The only good to come out of this was the grudging acceptance that consumers wanted digital distribution and lower prices, not just "free stuff" like the industry had been accusing them off, but the first steps by industry still operated under the assumption that consumers would steal if the content wasn't locked down somehow. They attempted to secure content with Digital Rights Management, DRM for short, limiting access to only the purchaser, in theory. The problem with this is that licensed copies burdened with DRM are usually less convenient for the consumer than a pirated copy. Finally, services like Amazon began offering DRM-free content, starting with music, and sales went up considerably. This should have been a victory for everyone, a compromise where content creators, distributors, and consumers all benefit from easy access and low costs, but the focus shifted from locking down the content to locking down the devices on which the content would be viewed.

There's been a flood of e-book readers, tablets and smartphones, more or less closed platforms that can only run apps in their respective "app store", ebooks with DRM, and individual apps controlling access to a particular magazine, newspaper or other periodical publication. The adoption rate of these things has been staggering. On these platforms, you don't get a file-sharing service unless it's in the app store, which isn't going to happen. Even if someone snuck one in somehow by making those features non-obvious, it would be removed as soon as someone caught on. The majority of general-purpose computer users are savvy enough to download and run file sharing programs. Are the majority of smartphone or tablet users savvy enough to "jailbreak" their closed device in order to gain the ability to install unapproved apps? Will they even bother?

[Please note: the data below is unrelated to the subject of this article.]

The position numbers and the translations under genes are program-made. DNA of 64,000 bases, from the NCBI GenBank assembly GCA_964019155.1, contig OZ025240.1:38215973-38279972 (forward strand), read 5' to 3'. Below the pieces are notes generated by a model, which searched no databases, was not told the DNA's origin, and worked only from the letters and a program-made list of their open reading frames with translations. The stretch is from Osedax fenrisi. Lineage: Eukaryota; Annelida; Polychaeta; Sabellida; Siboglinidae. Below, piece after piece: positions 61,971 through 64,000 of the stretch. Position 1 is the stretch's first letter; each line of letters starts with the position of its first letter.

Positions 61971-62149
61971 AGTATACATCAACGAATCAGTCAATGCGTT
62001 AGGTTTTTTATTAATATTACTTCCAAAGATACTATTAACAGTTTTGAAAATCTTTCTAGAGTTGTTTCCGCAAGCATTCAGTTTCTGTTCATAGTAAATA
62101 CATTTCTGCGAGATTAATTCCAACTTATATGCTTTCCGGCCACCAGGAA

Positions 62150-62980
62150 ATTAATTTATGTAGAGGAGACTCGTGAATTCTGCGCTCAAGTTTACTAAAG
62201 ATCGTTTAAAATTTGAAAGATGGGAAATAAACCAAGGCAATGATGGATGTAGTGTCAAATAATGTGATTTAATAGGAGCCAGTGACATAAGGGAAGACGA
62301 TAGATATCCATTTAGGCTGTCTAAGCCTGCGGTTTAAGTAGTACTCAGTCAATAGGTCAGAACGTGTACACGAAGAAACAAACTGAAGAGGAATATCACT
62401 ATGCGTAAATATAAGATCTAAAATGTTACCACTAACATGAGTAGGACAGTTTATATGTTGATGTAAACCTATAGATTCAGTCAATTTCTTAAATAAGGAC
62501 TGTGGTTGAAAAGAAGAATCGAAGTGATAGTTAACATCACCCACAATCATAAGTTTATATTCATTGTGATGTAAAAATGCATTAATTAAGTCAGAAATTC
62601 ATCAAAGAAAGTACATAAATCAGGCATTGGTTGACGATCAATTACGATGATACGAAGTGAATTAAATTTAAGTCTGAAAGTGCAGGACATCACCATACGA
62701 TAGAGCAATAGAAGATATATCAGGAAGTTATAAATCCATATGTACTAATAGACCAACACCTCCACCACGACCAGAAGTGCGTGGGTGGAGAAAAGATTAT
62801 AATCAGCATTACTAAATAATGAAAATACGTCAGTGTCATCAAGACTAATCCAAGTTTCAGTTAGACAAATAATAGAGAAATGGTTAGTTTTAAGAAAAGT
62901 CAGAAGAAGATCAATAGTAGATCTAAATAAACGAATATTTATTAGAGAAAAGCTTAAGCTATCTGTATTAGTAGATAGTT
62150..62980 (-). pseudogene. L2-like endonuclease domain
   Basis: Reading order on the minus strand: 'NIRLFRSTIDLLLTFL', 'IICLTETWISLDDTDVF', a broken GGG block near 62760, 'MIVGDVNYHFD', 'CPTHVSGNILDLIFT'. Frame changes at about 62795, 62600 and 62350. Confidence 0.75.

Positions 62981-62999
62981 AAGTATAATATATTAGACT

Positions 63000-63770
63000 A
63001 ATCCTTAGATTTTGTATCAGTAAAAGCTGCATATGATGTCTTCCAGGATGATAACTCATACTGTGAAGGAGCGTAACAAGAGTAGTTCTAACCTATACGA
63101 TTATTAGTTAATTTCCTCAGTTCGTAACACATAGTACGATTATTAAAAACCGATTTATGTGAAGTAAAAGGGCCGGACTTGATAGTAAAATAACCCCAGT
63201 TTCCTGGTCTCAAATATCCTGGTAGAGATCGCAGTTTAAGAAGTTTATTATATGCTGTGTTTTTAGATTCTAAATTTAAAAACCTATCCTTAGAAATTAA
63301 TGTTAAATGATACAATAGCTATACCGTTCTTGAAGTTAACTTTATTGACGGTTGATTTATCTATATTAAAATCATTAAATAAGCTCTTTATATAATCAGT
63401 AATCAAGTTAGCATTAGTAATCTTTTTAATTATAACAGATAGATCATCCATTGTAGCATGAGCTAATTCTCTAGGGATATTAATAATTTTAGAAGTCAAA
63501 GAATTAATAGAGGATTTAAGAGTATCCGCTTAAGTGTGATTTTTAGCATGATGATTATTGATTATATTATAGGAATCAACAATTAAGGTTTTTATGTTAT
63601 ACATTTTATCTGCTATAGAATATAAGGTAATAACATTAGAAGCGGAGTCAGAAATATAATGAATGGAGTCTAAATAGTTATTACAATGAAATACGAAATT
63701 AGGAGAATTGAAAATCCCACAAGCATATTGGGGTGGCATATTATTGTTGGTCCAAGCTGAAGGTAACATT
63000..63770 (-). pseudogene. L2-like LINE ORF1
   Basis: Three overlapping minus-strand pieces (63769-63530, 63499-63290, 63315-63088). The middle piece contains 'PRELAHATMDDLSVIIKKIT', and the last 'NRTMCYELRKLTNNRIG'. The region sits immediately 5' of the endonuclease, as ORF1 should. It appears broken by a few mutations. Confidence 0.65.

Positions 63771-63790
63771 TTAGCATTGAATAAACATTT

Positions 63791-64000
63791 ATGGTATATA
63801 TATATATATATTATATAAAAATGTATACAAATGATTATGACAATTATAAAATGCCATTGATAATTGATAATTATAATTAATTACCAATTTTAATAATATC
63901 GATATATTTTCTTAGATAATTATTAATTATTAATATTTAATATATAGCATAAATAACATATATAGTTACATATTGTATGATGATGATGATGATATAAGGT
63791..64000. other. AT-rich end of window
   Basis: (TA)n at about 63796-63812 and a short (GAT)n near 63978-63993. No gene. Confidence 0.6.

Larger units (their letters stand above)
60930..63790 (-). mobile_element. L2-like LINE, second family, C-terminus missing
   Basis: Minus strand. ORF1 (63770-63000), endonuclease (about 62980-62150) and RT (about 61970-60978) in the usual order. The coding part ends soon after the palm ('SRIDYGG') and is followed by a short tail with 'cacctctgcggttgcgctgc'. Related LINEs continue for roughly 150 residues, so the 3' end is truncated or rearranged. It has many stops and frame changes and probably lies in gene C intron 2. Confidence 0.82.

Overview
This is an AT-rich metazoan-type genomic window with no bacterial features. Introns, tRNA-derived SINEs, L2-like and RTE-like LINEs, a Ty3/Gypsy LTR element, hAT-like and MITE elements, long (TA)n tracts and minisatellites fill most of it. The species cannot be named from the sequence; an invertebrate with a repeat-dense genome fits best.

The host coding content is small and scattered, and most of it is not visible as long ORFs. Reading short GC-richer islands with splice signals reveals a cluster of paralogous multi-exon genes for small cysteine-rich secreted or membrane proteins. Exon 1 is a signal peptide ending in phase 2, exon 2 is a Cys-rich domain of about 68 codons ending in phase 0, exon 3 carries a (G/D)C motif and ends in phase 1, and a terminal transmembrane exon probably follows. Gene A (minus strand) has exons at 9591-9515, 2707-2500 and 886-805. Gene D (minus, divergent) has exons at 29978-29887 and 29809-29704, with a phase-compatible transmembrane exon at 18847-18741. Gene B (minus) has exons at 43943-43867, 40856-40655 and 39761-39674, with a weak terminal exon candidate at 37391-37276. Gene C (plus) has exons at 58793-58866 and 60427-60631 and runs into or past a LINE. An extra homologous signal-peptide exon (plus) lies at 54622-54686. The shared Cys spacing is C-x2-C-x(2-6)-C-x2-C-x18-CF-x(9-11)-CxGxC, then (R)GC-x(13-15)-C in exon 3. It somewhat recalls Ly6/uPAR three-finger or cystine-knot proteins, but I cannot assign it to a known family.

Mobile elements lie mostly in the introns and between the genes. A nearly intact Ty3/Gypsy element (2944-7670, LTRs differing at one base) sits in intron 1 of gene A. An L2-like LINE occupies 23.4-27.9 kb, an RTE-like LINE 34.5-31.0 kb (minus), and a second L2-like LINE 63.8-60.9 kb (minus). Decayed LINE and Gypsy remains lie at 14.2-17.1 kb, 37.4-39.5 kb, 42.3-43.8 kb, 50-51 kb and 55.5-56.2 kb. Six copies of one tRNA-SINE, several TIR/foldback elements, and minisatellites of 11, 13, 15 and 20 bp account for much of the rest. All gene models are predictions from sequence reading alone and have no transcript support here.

Platform and content are increasingly locked down in much the way that Stallman predicted in the story. It took about 15 years to happen. It's important to note that users still have a choice to opt into the closed ecosystem, and can still choose to use a fully functioning general purpose computer running whatever software they want. Having access to both for now gives us the best of both worlds so it's hard for us to see the problem. Given the direction things have been heading, I wouldn't be surprised at all if the "war on general purpose computation" really is coming.

Many people will voluntarily give up their "right to read" in exchange for convenience. The next step will be to take it from the stubborn remainder by varying degrees of legal coercion and eventually by force. It sounds crazy since today, you can buy computer hardware cheaply, slap on some free software, and then get down to writing code, but who knows what the world will be like 15 years from now.

* Direct Connect is a file sharing service which was especially popular on the local networks found on many college campuses. The typical setup explicitly avoided passing any traffic over the public internet, but due to the large student population involved, the selection of content could be just as vast. Speeds were much faster and it was much harder (if not impossible) for the media companies to remotely monitor who was sharing what. They attempted to enlist the help of the schools themselves, with mixed success.